Britain’s Winter Energy Crisis Is About To Get Worse

Recently, prices have been rising across many areas due to Covid-19 and Brexit, but the one we’re likely going to notice most this winter are our energy bills. This won’t just affect household budgets but business budgets too with added pain of political repercussions. 

Dramatic increases in UK and European wholesale power prices are hiking up the cost of energy for consumers with the expectation of this increasing during the coming winter months when demand rises. The British Media has already started warning of a rise in fuel poverty.
Addressing this won’t make the Government’s next task; UK hosting the United Nations COP26 climate summit, any easier. Where the Government will explain how Britain will pay for the transition to net zero.

Price Surge 

UK electricity prices reached £277 per megawatt hour on September 8th. This was a 560% increase compared with a year ago.
By 2025 these prices are set to go up by another 55% and will continue to rise until 2040.

Many businesses are protecting their future by investing into alternative power delivery systems such as Combined Heat and Power (CHP) Systems.

The benefits of CHPs when compared to importing electricity and using boilers to generate heat, include:

  • Savings on total energy costs for users
  • Improved fuel use efficiency
  • Reduced emissions
  • Independence and security of power supply
  • Exemption from the Climate Change Levy for energy costs

The Government is committed to increasing the UK’s CHP capacity and it forms a key element of its strategy to reduce the country greenhouse gas emissions. It is predicted that further legislation and incentives will be introduced soon to encourage the use of CHP.

The price of gas, carbon and coal (the fossil fuels used to set prices) have all risen significantly. Wind output has dropped whilst Russian gas flowing into Europe has been lower than expected. Weather extremes have meant higher demand for both heating and cooling in Europe (and Asia).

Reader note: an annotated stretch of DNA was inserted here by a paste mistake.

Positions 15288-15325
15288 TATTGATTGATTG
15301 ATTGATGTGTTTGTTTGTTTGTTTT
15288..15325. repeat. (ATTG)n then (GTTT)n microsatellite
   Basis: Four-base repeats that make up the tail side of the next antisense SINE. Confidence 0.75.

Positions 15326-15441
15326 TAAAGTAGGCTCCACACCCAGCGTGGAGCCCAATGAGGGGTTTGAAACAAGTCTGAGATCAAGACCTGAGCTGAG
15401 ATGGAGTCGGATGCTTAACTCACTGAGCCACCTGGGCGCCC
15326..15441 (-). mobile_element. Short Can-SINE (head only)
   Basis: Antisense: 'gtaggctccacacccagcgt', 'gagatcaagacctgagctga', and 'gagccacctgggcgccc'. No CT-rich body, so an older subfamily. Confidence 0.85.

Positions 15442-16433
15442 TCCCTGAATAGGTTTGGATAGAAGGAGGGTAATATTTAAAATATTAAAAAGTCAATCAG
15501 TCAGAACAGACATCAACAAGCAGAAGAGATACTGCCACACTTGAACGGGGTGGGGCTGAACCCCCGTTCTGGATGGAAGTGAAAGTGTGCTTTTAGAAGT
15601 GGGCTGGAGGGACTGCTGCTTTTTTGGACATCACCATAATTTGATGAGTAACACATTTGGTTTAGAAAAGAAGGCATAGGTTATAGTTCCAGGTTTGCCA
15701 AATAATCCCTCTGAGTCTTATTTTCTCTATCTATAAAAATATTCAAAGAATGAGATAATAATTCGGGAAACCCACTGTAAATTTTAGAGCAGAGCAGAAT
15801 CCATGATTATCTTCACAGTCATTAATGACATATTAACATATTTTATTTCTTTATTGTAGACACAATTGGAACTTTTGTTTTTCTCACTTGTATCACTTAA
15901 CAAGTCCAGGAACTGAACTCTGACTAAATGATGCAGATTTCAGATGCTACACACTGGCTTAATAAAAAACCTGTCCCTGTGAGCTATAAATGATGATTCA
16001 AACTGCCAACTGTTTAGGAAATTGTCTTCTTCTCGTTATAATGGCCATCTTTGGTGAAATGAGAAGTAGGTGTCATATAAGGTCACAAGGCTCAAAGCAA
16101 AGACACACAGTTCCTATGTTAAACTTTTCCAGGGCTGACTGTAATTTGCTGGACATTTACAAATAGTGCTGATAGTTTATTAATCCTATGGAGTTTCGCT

There have been outages in nuclear and other facilities. The U.K. had also reduced its gas storage capacity, making it more vulnerable. Prices have risen all over Europe, too.

Brexit costs factor in here as the trading of energy through interconnectors — the physical network connecting Britain to the Continent — is more costly to manage. Carbon prices rose by almost 50% between April and September 2021, while gas prices have risen by almost 200% in that time. Especially if it’s a cold winter, prices are only going to rise further, and there are concerns about supply too. The U.K. relies heavily on gas for heating and electricity production and imports around half of its gas supply from Europe. Energy costs rose by around 80% to £747 pounds on an average consumer bill in August 2021, from £410 in 2020. Last month Ireland had to halt wind power exports to the U.K. and has warned of potential blackouts for the next 5 years.

In a normal market, prices would just rise to reflect higher input costs, which they are, but not enough to cover supplier costs. That’s because under the current Government, the Conservatives borrowed a Labour idea and backed a legally mandated price cap. Twice a year Ofgem sets the maximum price that can be charged on a standard variable rate. In August, it raised the price cap that applies from next month. But the cap increase is less than half the rise in energy costs suppliers are facing, so many companies are still forced to make a loss.

Balancing the imperatives of affordability and sustainability has never been easy, but the timing of this collision looks particularly awful.
The temptation will be to heap more costs on businesses that supply energy to consumers. Not only are these companies needed for innovation and investment in the sector, the pathway to net zero runs directly through their supply lines.